Christianity claims to be based on absolute truth. Our culture claims there’s no such thing—or at least, if there is such a thing as absolute truth, there’s no good way to recognize it. So now what? How should Christians have this important conversation with their nonChristian friends? I’d suggest three strategies: probe the mind, prick the conscience, and pierce the heart.

Probe the mind. Ask why they believe morality is up for grabs. Chances are they’ll say something like, “Different cultures have different moral standards—for example, Hindus believe it’s wrong to eat cows. Who are we to judge?” In reply, you might point out that what appears to be a different moral standard is often the exact same moral value being worked out in response to different beliefs. Hindus believe in reincarnation; therefore, they assume cows might be former family members. Americans believe differently about cows, but they agree wholeheartedly that it would be morally wrong to eat Grandma. Same moral value; different belief.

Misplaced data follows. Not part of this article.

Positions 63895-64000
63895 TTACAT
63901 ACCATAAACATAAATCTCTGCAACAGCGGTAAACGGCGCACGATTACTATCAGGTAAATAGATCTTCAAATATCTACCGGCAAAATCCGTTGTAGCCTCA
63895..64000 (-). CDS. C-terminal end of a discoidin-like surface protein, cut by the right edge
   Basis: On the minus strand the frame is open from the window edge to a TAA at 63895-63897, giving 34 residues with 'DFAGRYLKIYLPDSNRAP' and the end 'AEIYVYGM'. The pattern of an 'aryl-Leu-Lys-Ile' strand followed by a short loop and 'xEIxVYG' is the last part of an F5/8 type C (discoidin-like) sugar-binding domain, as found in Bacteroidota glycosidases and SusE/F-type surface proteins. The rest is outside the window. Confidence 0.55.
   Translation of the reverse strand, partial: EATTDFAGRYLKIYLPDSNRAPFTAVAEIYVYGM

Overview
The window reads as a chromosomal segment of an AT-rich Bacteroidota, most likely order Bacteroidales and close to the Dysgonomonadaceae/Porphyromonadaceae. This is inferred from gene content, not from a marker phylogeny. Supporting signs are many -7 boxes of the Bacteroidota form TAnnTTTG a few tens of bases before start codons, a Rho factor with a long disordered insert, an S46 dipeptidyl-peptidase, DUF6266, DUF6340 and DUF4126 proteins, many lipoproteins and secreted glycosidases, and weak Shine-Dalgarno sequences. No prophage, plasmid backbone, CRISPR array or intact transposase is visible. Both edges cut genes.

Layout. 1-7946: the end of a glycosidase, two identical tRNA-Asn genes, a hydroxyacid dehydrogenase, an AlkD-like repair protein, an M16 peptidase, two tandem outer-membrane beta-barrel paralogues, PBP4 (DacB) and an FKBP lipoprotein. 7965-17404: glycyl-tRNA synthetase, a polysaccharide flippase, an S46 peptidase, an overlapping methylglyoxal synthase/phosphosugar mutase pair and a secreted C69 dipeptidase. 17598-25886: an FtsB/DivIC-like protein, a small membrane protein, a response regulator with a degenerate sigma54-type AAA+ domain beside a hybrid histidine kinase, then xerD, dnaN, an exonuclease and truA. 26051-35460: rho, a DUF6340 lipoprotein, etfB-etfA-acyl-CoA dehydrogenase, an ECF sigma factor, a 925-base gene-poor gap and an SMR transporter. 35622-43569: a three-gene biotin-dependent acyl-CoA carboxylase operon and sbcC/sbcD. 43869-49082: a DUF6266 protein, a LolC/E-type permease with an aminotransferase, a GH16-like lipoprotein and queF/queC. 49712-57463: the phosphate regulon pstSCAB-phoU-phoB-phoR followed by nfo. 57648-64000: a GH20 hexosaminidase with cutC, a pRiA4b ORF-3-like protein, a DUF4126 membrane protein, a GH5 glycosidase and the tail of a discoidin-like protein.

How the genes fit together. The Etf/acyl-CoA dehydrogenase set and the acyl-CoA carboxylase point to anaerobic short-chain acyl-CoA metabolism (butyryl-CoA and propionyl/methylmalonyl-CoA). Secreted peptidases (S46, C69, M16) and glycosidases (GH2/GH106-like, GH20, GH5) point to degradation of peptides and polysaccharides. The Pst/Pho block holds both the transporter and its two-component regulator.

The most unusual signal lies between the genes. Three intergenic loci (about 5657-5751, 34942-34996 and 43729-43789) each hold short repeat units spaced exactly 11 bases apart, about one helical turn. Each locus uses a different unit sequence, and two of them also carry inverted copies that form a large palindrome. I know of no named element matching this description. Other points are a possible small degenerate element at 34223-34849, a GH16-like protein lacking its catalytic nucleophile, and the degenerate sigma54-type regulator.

Prick the conscience. The Bible tells us that, no matter how much people might protest otherwise, everyone knows right and wrong exist (cf. Rom 2:14-15). In fact, many prominent atheists and secular philosophers actually agree that moral absolutes do exist. You’ll find this true with most folks, if you’ll probe beneath the intellectual arguments and get to the conscience. Ask: “Is there anything going on in the world right now that people should stop doing, no matter how much they think it’s OK? Anything like that historically?” People intuitively know that sexual abuse, torture, and child abuse aren’t just social taboos or impractical. They’re moral atrocities! Which means that, deep down inside, everyone does believe that there is some kind of universal moral standard people should abide by, no matter what they might say in casual conversation.

Pierce the heart. How? Share Jesus, who is the Way, the Truth, and the Life. His claims are utterly exclusive and absolutely authoritative. Jesus is Lord. And yet, He is the only Lord in the universe who, if you come to Him in faith, will bless you instead of destroy you, forgive you instead of punish you, and give Himself to you instead of use you. “Blessed are those servantswhom the master finds awake when he comes. Truly, I say to you, he will dress himself for service and have them recline at table, and he will come and serve them.” (Luke 12:37)